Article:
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Archived: Beechcroft Care Home Good

The provider of this service changed - see old profile

The provider of this service changed - see new profile


Inspection carried out on 2 July 2015

During a routine inspection

Beechcroft Care Home provides personal and nursing care and accommodation for up to 26 people. The service is arranged on two floors with a lift for access. People have use of a garden.

The last inspection of Beechcroft Care Home took place on 1 August 2014. The service met all the standards we inspected at that time. This unannounced inspection took place on 2 July 2015. At the time of this inspection 22 people were using the service.

The service has a registered manager who has been in post since 2013. A registered manager is a person who has registered with the Care Quality Commission to manage the service. Like registered providers, they are ‘registered persons’. Registered persons have legal responsibility for meeting the requirements in the Health and Social Care Act 2008 and associated Regulations about how the service is run.

People, their relatives and healthcare professionals told us the service was safe. Staff knew how to identify the different kinds of abuse that could happen in the service. They understood their responsibility to report any concerns and take action to protect people from harm. Staff had identified individual risks to people and followed clear guidance about how to support them safely. The registered manager made sure there were enough staff on duty to meet people’s care and support needs. Staff supported people to receive their medicines safely as prescribed.

Staff had the skills and knowledge to meet people’s needs. People were supported by regular staff who knew them well. People’s needs were thoroughly assessed and their support was reviewed regularly. People and their relatives were involved in planning people’s care and support.

People received care which took into account their choices and preferences. Staff encouraged people to be as independent as possible. Staff ensured people, relatives and friends were made welcome at the service.

People told us staff listened to them and respected their privacy. Staff had complied with the law in relation to the Mental Capacity Act (MCA) 2005 and the Deprivation of Liberty Safeguards (DoLS) when people lacked mental capacity.

Staff supported people to follow their individual hobbies and interests. People told us they felt confident in raising concerns and complaints with the registered manager. She had thoroughly investigated complaints and incidents.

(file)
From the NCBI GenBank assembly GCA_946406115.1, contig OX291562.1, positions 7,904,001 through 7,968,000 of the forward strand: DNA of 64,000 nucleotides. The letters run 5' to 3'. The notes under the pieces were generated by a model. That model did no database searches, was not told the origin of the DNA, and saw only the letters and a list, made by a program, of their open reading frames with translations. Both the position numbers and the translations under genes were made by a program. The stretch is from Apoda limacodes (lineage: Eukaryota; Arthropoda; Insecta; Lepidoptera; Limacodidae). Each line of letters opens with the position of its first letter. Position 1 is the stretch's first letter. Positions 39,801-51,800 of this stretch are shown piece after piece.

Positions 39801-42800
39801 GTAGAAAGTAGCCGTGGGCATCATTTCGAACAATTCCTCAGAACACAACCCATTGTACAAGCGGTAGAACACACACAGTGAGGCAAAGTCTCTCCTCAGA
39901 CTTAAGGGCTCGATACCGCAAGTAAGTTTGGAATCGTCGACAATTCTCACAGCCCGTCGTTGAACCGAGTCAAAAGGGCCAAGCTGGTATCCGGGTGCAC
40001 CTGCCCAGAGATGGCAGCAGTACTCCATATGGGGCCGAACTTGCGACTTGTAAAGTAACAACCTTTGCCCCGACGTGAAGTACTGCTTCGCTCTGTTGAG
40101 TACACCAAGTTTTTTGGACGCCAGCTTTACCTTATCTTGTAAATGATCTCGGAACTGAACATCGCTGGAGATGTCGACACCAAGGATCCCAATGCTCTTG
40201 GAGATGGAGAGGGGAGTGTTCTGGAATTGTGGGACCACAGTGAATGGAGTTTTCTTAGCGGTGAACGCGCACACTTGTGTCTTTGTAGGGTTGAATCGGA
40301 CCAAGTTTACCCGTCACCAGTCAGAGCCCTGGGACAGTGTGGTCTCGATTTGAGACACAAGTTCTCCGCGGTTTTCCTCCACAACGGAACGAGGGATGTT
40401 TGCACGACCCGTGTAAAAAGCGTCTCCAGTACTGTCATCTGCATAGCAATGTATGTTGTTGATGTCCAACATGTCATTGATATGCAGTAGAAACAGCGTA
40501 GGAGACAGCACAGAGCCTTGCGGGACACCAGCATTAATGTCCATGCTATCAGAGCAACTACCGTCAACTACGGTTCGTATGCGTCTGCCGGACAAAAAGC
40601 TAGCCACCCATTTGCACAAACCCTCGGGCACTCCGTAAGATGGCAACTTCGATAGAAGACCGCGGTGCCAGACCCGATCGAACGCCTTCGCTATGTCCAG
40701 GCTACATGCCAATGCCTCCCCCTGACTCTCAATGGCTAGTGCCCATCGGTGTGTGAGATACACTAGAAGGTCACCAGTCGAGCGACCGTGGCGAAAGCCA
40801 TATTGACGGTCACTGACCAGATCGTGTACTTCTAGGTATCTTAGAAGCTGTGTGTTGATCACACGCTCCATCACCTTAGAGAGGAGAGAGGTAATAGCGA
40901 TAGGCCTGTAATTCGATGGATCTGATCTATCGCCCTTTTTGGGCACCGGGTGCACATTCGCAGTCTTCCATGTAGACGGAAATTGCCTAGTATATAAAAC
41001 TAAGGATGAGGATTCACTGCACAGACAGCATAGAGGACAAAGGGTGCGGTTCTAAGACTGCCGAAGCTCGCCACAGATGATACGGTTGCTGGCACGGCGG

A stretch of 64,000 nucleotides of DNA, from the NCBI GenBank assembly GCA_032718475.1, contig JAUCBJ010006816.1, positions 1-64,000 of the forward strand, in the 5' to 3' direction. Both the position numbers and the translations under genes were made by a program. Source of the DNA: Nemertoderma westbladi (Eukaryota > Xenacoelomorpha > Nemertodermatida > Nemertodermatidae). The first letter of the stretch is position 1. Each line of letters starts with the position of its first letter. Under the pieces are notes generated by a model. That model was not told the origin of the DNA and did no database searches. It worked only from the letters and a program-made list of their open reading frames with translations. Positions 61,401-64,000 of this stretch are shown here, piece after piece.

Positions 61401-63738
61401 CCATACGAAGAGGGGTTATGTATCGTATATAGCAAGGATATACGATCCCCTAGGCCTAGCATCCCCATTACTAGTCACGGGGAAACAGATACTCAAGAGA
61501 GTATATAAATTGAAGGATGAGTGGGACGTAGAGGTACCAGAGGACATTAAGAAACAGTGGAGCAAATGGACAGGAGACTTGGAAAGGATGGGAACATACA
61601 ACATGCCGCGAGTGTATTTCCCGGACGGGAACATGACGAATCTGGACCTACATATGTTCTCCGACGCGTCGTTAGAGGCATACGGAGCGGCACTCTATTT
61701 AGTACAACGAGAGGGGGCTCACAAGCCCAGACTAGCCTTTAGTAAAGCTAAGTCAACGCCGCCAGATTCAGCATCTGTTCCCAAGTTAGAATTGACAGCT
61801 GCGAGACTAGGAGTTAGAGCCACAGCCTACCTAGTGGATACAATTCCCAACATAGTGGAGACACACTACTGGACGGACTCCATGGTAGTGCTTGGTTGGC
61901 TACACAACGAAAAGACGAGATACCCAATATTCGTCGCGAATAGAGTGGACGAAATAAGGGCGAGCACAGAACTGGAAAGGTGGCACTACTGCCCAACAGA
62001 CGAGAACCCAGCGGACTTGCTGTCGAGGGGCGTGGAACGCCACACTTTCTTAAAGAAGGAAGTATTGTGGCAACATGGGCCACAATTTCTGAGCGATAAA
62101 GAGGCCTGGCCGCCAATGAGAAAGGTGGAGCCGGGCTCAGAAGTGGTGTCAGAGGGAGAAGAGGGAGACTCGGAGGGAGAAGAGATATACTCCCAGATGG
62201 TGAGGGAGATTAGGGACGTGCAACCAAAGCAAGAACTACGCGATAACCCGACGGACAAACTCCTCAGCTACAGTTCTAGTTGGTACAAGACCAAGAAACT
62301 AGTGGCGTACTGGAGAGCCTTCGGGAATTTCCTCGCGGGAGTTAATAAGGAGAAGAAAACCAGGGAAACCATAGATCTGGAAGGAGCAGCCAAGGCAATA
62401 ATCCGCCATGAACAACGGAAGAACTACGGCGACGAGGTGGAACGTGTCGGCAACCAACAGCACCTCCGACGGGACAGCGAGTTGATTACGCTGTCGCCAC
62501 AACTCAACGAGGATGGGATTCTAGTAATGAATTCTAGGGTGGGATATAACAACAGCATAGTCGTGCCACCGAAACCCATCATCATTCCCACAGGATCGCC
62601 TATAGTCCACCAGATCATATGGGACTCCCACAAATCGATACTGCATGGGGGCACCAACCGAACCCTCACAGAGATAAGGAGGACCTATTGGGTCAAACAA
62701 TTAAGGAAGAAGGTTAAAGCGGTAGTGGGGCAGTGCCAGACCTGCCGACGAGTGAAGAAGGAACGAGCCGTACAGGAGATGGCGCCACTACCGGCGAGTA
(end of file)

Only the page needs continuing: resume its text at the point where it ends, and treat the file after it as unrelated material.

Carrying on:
People, staff and some professionals told us the registered manager led the service effectively. Staff said she made regular checks on the quality of the service and motivated them to improve people’s experience of the service.

Inspection carried out on 4 August 2014

During a routine inspection

The focus of the inspection was to answer five key questions; is the service safe, effective, caring, responsive and well-led?

Our inspection team was made up of one inspector. At the time of our inspection there were 22 people residing at the home. As part of this inspection we spoke with three people who used the service, one relative, the registered manager and three care staff. We also reviewed records relating to the management of the home which included four care plans and four staff files.

Below is a summary of what we found. The summary describes what people using the service, their relatives and the staff told us and the records we looked at.

Is the service safe?

There were detailed care plans for each person who used the service. One care plan had been reviewed recently. There was a nurse on duty at all times to deal with emergencies. Staff had emergency first aid training.

Is the service effective?

The service undertook assessments with the person who used the service or a relative to identify their support needs. People who used the service had signed their care plans by way of giving consent to care, treatment and support.

Is the service caring?

People who used the service or a relative had been involved in decisions about their care and support. Staff supported people and advised them, but allowed the person who used the service to make the final decision. Staff told us, "We always ask [people who used the service] what they would like." A person who used the service told us, �They are like family.� We observed staff knocking on bedroom and bathroom doors before they entered to give privacy and protect the dignity of people who used the service.